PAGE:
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77. For because in our suits with our allies, regulated by treaty, we do not even stand upon our1 rights, but have instituted the practice of deciding them at Athens and by Athenian2 law, we are supposed to be litigious. [2] None of our opponents observe why others, who exercise dominion elsewhere and are less moderate than we are in their dealings with their subjects, escape this reproach. Why is it? Because men who practise violence have no longer any need of law. [3] But we are in the habit of meeting our allies on terms of equality, and, therefore, if through some legal decision of ours, or exercise of our imperial power, contrary to their own ideas of right, they suffer ever so little, they are not grateful for our moderation in leaving them so much, but are far more offended at their trifling loss than if we had from the first plundered them in the face of day, laying aside all thought of law. For then they would themselves have admitted that the weaker must give way to the stronger. [4] Mankind resent injustice more than violence, because the one seems to be an unfair advantage taken by an equal, the other is the irresistible force of a superior. [5] They were patient under the yoke of the Persian, who inflicted on them far more grievous3 wrongs; but now our dominion is odious in their eyes. And no wonder: the ruler of the day is always detested by his subjects. [6] And should your empire supplant ours, may not you lose the good-will which you owe to the fear of us? Lose it you certainly will, if you mean again to exhibit the temper of which you gave a specimen when, for a short time, you led the confederacy against the Persian. For the institutions under which you live are incompatible with those of foreign states; and further, when any of you goes abroad, he respects neither these nor any other Hellenic customs4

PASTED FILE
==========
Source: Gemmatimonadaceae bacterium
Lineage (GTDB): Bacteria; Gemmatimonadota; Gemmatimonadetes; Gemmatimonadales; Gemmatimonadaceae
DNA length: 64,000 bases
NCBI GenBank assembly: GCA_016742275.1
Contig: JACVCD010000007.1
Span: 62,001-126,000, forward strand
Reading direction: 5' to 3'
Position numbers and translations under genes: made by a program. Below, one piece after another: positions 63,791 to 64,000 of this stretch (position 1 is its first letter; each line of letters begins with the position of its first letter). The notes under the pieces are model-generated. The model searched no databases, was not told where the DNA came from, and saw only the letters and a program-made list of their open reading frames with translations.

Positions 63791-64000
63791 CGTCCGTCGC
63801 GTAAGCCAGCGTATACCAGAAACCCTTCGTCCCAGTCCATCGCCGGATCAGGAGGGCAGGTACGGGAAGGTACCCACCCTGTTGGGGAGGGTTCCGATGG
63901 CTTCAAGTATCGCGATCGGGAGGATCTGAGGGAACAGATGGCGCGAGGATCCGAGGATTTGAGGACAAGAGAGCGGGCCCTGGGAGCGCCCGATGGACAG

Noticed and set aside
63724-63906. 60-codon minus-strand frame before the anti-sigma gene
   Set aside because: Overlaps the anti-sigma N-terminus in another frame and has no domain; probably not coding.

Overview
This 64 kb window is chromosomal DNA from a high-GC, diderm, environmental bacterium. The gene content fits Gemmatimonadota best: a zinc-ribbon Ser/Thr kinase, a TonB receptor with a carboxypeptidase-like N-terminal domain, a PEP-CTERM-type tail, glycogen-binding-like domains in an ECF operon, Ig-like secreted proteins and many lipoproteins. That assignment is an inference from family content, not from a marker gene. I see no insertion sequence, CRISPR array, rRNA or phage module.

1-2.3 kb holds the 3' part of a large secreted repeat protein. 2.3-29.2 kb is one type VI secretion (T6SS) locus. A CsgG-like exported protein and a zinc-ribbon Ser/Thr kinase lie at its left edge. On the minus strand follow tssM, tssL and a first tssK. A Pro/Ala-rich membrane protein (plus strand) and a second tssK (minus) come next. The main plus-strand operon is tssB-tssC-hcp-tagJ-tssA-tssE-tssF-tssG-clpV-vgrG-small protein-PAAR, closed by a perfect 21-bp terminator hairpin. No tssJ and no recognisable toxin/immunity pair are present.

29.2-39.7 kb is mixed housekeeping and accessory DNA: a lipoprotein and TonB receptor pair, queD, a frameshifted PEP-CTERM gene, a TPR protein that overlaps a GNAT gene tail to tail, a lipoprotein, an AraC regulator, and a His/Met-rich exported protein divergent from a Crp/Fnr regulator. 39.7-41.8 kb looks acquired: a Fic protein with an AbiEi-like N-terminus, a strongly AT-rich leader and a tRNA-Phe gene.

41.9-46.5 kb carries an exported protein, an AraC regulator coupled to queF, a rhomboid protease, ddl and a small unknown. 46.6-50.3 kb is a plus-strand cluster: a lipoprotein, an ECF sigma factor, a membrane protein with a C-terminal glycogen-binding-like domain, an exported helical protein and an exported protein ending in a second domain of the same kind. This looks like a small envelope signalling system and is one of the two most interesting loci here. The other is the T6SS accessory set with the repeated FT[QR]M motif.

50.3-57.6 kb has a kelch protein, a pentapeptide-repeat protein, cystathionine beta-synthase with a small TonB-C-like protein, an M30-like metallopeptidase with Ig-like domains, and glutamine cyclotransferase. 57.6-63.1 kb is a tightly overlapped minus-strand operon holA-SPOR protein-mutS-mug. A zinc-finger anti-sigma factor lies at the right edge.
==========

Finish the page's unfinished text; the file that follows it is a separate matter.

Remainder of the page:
1 They were thought to be litigious, because they allowed their subjects a law other than the law of the stronger.

2 (?) by impartial law.

3 The ruler of the day is always unpopular

4 For the misconduct of Spartan officers abroad, cp. 1.95; 130; 3.3; 93 fin.; 8.84 init. Contrast Brasidas, 4.81.

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